Size of a Company & HR Duties

by Sam Ashe-Edmunds; Updated September 26, 2017
Businesswoman working with computer

Depending on the number of employees a business has, the duties of its human resources manager vary widely. The smaller the company, the more likely specific functions, such as payroll, will be outsourced. Understanding how to gradually increase your in-house HR activities helps you manage growth effectively, maximizing your labor productivity within your budget.

Organizational Planning

One of the duties of any HR department is to manage the company’s organizational chart. At companies with only a few employees, the emphasis of organizational planning might be to create an organizational chart by projecting future hiring needs, setting benchmarks for when to hire more staff, writing detailed job descriptions and creating a chain of command. At large companies, HR duties regarding the organizational chart include reviews of job descriptions, determining if outsourced work should be brought in-house or deciding if the opposite is necessary. The older the company, the more important succession planning is to ensure staffing continuity.

Recruiting, Training and Management

Small businesses often have in-house HR staff hire, train and manage employees using affordable methods such as print want ads or online job boards, supervisor training of new hires and annual reviews. Large companies might hire executive search firms or headhunters to fill key executive positions. They send employees to training workshops or hire experts to conduct in-house group seminars. At small businesses, HR duties include creating the company’s first employee handbook to outline policies and procedures, while large businesses review and fine tune their policy guides as needs arise.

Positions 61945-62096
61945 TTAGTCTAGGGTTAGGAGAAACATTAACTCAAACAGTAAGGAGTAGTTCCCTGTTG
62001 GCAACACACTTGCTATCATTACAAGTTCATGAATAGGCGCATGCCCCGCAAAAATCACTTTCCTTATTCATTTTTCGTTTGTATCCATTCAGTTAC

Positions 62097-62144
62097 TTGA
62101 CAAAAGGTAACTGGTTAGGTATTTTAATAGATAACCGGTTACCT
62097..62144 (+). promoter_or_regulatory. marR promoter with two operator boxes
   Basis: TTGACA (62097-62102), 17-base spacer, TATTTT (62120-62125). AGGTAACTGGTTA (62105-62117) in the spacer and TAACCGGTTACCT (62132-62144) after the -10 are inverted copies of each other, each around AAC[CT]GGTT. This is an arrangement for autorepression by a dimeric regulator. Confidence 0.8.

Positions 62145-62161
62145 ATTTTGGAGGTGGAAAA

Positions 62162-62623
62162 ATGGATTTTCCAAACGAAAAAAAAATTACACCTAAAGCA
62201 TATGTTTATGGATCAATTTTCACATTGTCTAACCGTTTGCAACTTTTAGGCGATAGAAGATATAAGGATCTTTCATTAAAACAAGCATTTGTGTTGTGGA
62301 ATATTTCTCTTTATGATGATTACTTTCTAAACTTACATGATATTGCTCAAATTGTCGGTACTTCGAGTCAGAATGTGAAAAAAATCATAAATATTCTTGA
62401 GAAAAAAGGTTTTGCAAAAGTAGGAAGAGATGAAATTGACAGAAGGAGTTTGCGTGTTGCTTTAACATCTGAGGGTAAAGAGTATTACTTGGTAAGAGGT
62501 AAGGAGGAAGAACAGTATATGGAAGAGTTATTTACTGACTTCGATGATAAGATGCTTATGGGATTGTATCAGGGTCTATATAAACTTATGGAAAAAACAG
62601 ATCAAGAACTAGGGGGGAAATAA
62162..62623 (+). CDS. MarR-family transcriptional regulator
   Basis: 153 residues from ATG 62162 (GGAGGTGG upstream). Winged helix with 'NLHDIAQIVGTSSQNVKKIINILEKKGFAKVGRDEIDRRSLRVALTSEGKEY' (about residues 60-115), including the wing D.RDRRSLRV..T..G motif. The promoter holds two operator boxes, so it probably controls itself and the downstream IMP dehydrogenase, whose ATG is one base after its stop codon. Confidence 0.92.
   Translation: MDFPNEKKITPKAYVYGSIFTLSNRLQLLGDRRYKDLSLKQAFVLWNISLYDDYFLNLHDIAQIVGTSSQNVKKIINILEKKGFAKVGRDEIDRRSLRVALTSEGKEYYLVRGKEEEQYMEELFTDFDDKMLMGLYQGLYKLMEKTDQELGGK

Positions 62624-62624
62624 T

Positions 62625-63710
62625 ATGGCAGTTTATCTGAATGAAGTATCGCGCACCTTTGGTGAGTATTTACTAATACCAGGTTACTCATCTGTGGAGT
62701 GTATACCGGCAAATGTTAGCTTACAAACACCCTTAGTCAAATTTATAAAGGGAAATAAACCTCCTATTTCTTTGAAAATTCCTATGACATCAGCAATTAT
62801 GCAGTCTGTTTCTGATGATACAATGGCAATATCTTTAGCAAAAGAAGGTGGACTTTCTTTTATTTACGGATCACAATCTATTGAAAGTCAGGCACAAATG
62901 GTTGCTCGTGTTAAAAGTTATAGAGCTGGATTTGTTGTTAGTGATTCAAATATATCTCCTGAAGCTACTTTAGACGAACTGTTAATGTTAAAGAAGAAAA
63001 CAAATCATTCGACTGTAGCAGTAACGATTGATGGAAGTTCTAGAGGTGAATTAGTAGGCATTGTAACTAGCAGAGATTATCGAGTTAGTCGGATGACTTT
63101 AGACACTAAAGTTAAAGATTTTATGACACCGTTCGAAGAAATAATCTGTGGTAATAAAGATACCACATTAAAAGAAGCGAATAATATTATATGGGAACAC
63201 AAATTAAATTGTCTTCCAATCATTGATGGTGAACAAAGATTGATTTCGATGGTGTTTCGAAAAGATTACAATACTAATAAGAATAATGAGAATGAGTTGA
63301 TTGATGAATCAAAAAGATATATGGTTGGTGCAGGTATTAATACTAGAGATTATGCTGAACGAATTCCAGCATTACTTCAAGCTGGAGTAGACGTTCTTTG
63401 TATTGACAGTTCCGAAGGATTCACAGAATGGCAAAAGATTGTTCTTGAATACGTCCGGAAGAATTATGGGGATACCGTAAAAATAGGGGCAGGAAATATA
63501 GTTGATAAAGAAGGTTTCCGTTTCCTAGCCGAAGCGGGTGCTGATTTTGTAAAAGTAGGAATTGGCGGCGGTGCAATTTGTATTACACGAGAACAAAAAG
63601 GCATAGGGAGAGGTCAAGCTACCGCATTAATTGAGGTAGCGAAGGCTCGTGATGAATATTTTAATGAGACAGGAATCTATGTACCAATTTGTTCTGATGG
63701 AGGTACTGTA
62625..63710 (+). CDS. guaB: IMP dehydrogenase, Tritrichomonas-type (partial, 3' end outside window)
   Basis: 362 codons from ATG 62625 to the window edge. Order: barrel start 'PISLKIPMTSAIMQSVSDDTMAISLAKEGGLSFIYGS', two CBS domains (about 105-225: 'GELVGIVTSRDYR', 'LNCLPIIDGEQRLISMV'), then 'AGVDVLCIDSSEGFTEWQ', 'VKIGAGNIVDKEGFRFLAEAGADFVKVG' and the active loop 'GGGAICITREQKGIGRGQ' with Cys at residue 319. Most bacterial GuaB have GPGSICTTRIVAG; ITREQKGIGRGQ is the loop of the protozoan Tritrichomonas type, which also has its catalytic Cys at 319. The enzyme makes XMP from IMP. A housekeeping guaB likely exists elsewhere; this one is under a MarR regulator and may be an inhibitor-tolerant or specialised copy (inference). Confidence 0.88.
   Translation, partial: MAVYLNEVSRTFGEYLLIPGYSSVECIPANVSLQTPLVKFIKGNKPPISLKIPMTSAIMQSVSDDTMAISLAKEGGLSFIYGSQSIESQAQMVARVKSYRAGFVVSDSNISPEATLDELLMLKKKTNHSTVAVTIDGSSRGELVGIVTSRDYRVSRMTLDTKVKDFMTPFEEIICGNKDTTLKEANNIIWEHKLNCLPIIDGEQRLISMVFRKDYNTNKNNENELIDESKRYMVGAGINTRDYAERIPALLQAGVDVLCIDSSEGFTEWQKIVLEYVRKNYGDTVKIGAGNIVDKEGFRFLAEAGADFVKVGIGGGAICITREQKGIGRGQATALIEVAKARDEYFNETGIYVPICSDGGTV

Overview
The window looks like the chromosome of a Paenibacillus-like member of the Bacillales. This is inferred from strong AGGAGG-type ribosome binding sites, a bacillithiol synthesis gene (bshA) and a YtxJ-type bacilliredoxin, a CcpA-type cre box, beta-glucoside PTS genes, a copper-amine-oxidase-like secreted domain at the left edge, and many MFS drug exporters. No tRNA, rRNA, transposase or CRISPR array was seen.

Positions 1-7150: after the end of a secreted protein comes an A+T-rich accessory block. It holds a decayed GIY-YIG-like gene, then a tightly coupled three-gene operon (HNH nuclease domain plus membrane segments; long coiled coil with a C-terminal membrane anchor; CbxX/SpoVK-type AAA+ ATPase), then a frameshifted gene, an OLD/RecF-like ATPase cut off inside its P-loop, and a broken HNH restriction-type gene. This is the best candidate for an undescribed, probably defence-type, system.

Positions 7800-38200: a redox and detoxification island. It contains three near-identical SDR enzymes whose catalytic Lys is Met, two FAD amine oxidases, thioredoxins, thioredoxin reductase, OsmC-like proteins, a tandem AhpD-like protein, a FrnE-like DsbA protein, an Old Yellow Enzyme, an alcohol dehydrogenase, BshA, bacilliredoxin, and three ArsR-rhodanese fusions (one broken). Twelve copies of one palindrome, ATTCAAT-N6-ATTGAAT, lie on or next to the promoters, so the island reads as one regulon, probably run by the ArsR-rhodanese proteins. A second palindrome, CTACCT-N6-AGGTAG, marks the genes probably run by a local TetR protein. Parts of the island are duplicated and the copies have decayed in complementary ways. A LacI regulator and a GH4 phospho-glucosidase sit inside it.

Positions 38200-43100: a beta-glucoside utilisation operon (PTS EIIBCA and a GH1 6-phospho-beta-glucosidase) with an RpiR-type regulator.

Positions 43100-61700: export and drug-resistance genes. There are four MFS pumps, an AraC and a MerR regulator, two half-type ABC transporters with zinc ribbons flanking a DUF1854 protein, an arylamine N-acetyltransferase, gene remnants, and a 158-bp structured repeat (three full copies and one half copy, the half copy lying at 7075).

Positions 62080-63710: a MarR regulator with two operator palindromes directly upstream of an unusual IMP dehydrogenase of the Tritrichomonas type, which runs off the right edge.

Compensation and Benefits

The smaller the company, the more straightforward employee pay is. As companies grow, they add signing bonuses, severance packages, perks, wellness programs, awards and benefits. The duties of an HR manager at a small business might include outsourcing payroll and working with an insurance provider to offer voluntary benefits that employees purchase themselves. HR managers at large companies work with their accounting departments to on-board new hires correctly, making sure their payroll information, such as personal tax information, pay rate and benefits, are correct. They organize total rewards programs that include morale programs, awards, contests, wellness initiatives and other ways to create a better work/life balance for employees.

Legal Compliance

As a business grows, its legal obligations toward its employees grow. As employers reach specific hiring levels, they fall under the rules of the Equal Employment Opportunity Commission and Americans with Disabilities Act. Employers must follow Occupational Safety and Health Administration guidelines and meet state and federal labor laws, including the handling of such things as overtime pay, breaks, posting informational signs and the right to organize. Small companies usually work with a labor expert to understand and fulfill their legal obligations, while large firms might have in-house counsel or expert HR staff to monitor compliance.

About the Author

Sam Ashe-Edmunds has been writing and lecturing for decades. He has worked in the corporate and nonprofit arenas as a C-Suite executive, serving on several nonprofit boards. He is an internationally traveled sport science writer and lecturer. He has been published in print publications such as Entrepreneur, Tennis, SI for Kids, Chicago Tribune, Sacramento Bee, and on websites such Smart-Healthy-Living.net, SmartyCents and Youthletic. Edmunds has a bachelor's degree in journalism.

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